Archive for the ‘profiles’ Category

I met Blue Griffiths at a coffee shop in Kelowna BC, Canada. He filled his side of the table with his personality, his charm, and his characteristically engulfing physical presence. He wore the clothes of a made man, but his face held the contours of a man who has traveled throughout the universe.

He had a proposition for my mother, a career writer, editor and small time publisher. He wanted some serious work done on his novel series. He wanted it packaged, combed through, and ready to ship.

Ships he knew about, or yachts, rather. His protagonist, Chandor the Mariner, was a mysterious man, but not quite a man, or perhaps more than one. Chandor the Mariner is an elf of the Light. Elves were my specialty at the time, having studied Old Icelandic lore. I informed Mr. Griffiths that elves of Light are called Ljósálfar according to our old edda. He thanked me for the suggestion and incorporated it into his piece.

The following weeks were field with encounters with this interesting author. I learned more about his story, read his four gigantic novels in their first draft forms, and made a few comments, of which he has over exaggerated the importance. No matter. I spent time in his chalet on our local ski mountain, and enjoyed the comfort of his home and excellent barbeque skills. I came to know him as a world traveler and collector of cultural knowledge. His extensive world cultural knowledge could not be compiled by a team of ivy school professors if they had unlimited funding on a twenty-year field mission.

He enlisted my services in using Microsoft Word, and informing him about using a common scanner, for most of his novels (he had a bookshelf dedicated to them) were typewritten and bound in Thailand, which he personally visited for the task.

In his books, he describes the elves. They are for the most part immortal, unless killed by weapons. They are bound by tradition. They are trained in lethal martial arts from a very young age. They reject modern technology, although lately some heterodox elves have been learning about new tech. They connect with others through a power called cascade, which heightens emotions in all activities including intimate encounters. They are lightning quick and lethal if provoked. Their numbers are few, but those numbers have no problem infiltrating every level of human society for various good and evil purposes. The dark elves, Dökkálfar, are sadistic and powerful. They torture without regret. They break the elven codes, but in many cases they have become quite powerful. Elves have no problem getting money, power and sex. They are persuasive unto being trained hypnotists. Blue does not write of them as an outsider. He has an intimate knowledge of these creatures. If you talk with him about this topic you will discover that he can speak of his fiction as if it were reality. As if…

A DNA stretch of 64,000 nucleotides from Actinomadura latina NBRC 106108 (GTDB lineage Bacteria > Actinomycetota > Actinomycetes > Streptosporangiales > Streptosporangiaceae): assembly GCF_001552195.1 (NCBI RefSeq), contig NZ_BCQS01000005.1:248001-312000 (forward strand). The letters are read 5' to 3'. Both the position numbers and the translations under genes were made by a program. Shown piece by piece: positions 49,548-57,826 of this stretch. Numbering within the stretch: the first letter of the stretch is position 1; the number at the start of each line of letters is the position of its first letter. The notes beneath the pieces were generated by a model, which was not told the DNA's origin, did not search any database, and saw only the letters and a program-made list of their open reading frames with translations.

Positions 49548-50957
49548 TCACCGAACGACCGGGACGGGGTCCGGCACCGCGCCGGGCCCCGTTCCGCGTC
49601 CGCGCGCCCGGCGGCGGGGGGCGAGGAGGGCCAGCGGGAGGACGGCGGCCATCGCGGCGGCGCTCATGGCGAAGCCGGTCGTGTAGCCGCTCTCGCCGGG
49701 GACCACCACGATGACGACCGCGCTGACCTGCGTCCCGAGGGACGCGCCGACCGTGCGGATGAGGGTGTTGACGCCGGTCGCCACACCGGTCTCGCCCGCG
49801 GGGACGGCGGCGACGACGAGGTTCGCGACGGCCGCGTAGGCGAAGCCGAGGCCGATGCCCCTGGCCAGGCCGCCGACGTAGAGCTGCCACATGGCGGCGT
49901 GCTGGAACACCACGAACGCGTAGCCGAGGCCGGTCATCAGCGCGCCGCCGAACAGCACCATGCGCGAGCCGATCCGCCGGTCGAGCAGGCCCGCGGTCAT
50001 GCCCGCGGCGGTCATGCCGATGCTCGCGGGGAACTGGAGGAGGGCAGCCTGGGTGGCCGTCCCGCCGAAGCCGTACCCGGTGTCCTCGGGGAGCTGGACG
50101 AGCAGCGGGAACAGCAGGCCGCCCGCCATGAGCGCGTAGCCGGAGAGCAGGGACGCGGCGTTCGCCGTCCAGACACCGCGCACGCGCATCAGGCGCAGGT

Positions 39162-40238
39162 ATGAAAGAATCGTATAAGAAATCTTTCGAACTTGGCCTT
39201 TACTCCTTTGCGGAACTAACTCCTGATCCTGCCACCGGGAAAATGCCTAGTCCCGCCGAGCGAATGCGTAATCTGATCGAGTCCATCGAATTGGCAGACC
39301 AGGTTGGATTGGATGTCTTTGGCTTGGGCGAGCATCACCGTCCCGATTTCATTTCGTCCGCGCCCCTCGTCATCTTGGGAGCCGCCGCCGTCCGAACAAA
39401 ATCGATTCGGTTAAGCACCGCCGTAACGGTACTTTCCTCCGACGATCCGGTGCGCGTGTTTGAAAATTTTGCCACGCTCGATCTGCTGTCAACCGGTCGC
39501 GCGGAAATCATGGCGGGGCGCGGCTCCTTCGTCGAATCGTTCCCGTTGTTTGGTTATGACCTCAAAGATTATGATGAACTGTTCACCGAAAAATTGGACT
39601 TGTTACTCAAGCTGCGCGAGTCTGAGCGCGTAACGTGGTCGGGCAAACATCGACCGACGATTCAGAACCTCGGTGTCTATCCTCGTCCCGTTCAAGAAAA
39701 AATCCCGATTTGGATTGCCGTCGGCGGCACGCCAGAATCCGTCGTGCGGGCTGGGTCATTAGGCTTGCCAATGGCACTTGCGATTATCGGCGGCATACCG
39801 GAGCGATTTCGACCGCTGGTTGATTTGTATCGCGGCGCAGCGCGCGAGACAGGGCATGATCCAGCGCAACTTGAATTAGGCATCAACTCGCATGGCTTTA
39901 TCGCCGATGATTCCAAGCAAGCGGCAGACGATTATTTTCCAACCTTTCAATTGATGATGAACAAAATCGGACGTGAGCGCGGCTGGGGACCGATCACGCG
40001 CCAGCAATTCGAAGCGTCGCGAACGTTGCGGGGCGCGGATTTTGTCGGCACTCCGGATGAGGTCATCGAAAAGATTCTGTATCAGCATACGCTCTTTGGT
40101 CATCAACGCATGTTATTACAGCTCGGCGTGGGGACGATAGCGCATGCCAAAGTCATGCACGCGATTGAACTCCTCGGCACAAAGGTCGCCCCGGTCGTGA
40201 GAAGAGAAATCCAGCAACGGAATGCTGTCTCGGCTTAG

Blue spent much of his life in a yacht, traveling around the world. That’s where he gets the scenes for his worldly adventures described in his novels. The parallels between him and his character, Chandor the Mariner, are noteworthy. I will break he author’s code and argue that in this case, author and character blend eerily.

How far can I draw this connection? My imagination goes wild sometimes, but hear me out. I would be more likely to read Chandor the Mariner as Blue’s biography than his own autobiography. You know when you’re in the presence of someone otherworldly. I felt it.

He does not write like a twentieth-century writer. He capitalizes scores of his nouns and even some verbs. This is a style that has not been used since the Victorian period, but most notably, it was used in medieval homilies. The basics of his first draft showed a preference toward archaic contractions and his genitives were often missing apostrophes, which is characteristically medieval. In short, he writes like a monk trained in a medieval scriptorium. Some might call it sloppy writing, but I recognize the hand. During my studies at UVic I focused on manuscript archiving and even had the chance to closely view a fifteenth century manuscript held in special collections. I developed an eye for this sort of thing.

I only hope my fancies are false. The kind of evil he writes of is inconceivable. I have never read of such sadism, of such twisted desires held by such strong hands. One wonders if he has encountered it. He writes with such perfect clarity, not of one who is constructing plots and developing characters, but of one who is simply remembering and recording.

How could anyone, or rather, why would anyone even want to, recall such terrors? Maybe you need to read it to understand, and perhaps you need to meet him to know that I am not making this up. I’m sure he will be signing copies of his book in your town some day soon. However, maybe you wouldn’t want to know about this sort of thing. We humans are happier when we are ignorant, don’t you think? Isn’t ignorance bliss? Especially ignorance of the kind of terror about which Blue Griffiths has written!